And Then, I’ll Take Off My Skis.

That’s the punch line of a joke I heard in college. Many of you will know it.

Two Russian soldiers are called home from their post in Siberia. They pack their belongings and start their long ski trek across the snowy steppe.

They talk about what they’ll do when they arrive home.

Boris says, “First I’ll embrace my wife at the door.”

And Ivan asks, “And then?”

“I’ll drink a tall glass of vodka.”

“And then?”

“My wife and I will make passionate love.”

Once more, Ivan asks the question.

Enter punch line above.

Even as I write this, the joke makes me smile. Not a bad feat for something I’ve known for a half-century or more.

I tried to find other jokes about skiing. The stuff online takes aim at snowboarders, instructors, beginners, etc. (e.g. What do you call a ski instructor without a girlfriend/boyfriend? Homeless.). Amusing but not funny.

I’m confident that members of our rapidly growing community know some good ski jokes. If you do, please write them up. We’ll publish the best as a collection and post it in the Subscriber Only Content section. Contributors will be named, and if we can find some interesting swag, there will be rewards.


Even though Jan Brunvand reported he’s on his 14th day of the season, many of us have yet to even see snow. I hope to change that this weekend at Solitude, an outstanding area in Big Cottonwood Canyon, adjacent to Brighton, another good place to play in the snow. For those not familiar with BCC, it’s just outside of Salt Lake City, a few miles north of Little Cottonwood Canyon, home to Snowbird and Alta. Snow patterns often favor Brighton and Solitude.

One of the reader surveys indicated interest in learning more about lesser known resorts. Weather-permitting, I have January plans in to visit three in Idaho (Soldier Mountain, Pomerelle, and Pebble Creek) and two in Montana (Maverick Mountain and Discovery Mountain). I’ll review each from the perspective of the older skier including things such as lot to lift access, terrain, ambiancetoilet facilities, food, lodging, etc. Several contributors have written about the places they ski. All area reviews can be found by going to the menu bar at the top of the page, click “Destinations,” and then clicking “Resort Reviews.”  Let us know if you’d like to submit an area review.


Here’s a brief non-ski report from last weekend in Bluff, Utah. Bluff is a pretty flyspeck near the Four Corners. It is an entry point for Bears Ears, the national monument with recently changed status. Three things from Bluff:

  • The one and only restaurant that’s open this time of year is better than good. Twin Rocks Cafe took on a new chef, and she is producing some nice selections. If you’re there for breakfast order the blue corn flour pancakes. Wonderful.
Dancing Bears—pre-conflagration—in tiny Bluff, UT.
  • Each year, Joe Pachak, a local artist, constructs a giant wooden sculpture in the middle of town. It’s set ablaze on the Winter Solstice. This year, in recognition of Bears Ears and the Navajo culture, he created two dancing bears covered in willow twigs.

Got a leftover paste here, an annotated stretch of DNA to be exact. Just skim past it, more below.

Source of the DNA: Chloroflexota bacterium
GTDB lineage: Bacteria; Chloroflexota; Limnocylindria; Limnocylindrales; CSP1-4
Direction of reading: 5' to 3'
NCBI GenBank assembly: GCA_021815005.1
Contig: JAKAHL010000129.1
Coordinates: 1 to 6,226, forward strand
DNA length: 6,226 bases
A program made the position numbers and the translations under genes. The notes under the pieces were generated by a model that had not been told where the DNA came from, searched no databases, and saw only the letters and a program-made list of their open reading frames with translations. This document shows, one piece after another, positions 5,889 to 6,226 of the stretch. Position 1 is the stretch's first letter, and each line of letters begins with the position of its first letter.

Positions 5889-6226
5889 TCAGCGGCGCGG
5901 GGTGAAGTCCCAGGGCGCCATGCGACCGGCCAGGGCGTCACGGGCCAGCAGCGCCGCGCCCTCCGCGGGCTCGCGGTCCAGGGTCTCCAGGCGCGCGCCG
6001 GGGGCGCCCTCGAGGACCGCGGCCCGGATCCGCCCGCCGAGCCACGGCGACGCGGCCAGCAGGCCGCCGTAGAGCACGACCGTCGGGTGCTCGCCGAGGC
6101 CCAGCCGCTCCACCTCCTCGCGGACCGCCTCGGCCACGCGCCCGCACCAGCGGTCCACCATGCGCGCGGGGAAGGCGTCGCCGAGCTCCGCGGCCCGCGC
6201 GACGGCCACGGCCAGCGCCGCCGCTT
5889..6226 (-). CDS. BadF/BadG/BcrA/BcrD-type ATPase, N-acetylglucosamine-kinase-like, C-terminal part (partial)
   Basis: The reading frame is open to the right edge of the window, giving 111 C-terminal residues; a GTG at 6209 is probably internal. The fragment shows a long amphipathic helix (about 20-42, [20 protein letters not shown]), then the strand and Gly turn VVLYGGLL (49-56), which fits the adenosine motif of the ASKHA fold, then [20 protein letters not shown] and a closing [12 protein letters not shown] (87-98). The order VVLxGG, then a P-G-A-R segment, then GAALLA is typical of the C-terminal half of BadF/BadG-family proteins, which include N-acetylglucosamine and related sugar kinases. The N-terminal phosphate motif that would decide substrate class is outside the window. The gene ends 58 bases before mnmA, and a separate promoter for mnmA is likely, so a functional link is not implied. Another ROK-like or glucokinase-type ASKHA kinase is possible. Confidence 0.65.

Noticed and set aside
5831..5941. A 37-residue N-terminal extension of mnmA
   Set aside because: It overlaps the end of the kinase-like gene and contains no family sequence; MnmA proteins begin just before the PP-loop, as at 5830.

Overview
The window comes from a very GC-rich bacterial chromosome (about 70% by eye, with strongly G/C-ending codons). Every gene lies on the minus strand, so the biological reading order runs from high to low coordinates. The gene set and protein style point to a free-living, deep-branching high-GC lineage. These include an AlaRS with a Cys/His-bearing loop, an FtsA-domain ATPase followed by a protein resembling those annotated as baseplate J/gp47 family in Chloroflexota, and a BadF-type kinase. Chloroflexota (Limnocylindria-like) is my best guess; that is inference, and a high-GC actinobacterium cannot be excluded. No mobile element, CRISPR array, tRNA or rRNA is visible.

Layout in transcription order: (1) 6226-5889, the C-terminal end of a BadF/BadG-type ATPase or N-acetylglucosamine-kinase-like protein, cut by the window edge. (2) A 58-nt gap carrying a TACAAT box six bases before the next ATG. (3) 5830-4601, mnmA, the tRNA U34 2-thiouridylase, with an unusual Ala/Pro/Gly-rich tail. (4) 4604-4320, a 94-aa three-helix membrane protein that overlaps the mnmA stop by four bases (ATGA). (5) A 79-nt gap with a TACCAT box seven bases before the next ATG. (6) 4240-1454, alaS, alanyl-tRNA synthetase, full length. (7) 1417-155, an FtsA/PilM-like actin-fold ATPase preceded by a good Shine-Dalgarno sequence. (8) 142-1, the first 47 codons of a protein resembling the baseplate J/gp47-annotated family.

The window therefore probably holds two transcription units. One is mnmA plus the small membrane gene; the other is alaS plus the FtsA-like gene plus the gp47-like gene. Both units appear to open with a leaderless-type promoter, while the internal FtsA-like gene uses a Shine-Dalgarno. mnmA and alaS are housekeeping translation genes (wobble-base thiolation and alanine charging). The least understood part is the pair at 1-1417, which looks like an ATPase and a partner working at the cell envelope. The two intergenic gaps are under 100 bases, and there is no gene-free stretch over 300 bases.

• This is perfect hiking weather and just a few miles from town there are hikes to Anasazi ruins and rock art. High on Comb Ridge up a fairly steep incline is Procession Panel, discovered in 1989 and considered one of the most interesting in the entire Southwest. It was not easy to find, but once we did, WOW. It depicts processions of small human figures, some carrying crooks, walking toward a circle. One line extends for 60 or 70 feet. Sandstone Spine (David Roberts, The Mountaineers Books, 2006), an interesting account of the first traverse of 125 mile Comb Ridge, suggests that the panel was created in the first millennium BCE. If you take the hike and find the panel, the experience will be a keeper.

Not enough new information arrived on screen to do my weekly report of ski activity. A few standouts are snow pix submitted by Squaw Valley Alpine Meadows, Lookout Pass, and Big Sky Resort. BSR’s deep pow video shot within the past week shows nice depths and terrific turns.

We’re taking next week off. I wish you good heath, warm reunions , and wonderful skiing.

 

 

5 Comments

  1. question..what do you call a boarder who is wearing a suit and tie???
    answer…a defendant.

  2. A newlywed couple do their honeymoon trip to a western ski resort. Being smart enough to not attempt to teach his new wife the art of skiing [she has never skied a day in her life] he arranges for her to have a full day private while he goes off to do some serious skiing with the understanding that he would meet her at the base when the lifts close at 3:30PM.
    Sure enough, he’s at the base at 3:30PM but his new wife is nowhere to be seen. Time goes by, 3:45PM, 4:00PM, 4:30PM, 5:00PM when suddenly he sees his new wifey coming out of the woods with the instructor, she covered head to toe with snow and she says:
    “Gee, honey, anyone who doesn’t love screwing is a real skiball…”

  3. 10 Reasons Why Skiing is Better than Sex

    10. Choice of day or night
    9. You pay once to go up and down all day
    8. Skis are always hard
    7. You have your choice of expert or beginner
    6. You always get picked up when in line
    5. Lubricant lasts for days
    4. Vertical is better than horizontal
    3. You can ride more than 2 mounds at a time
    2. Lessons are available
    1. Abundance of virgin territory

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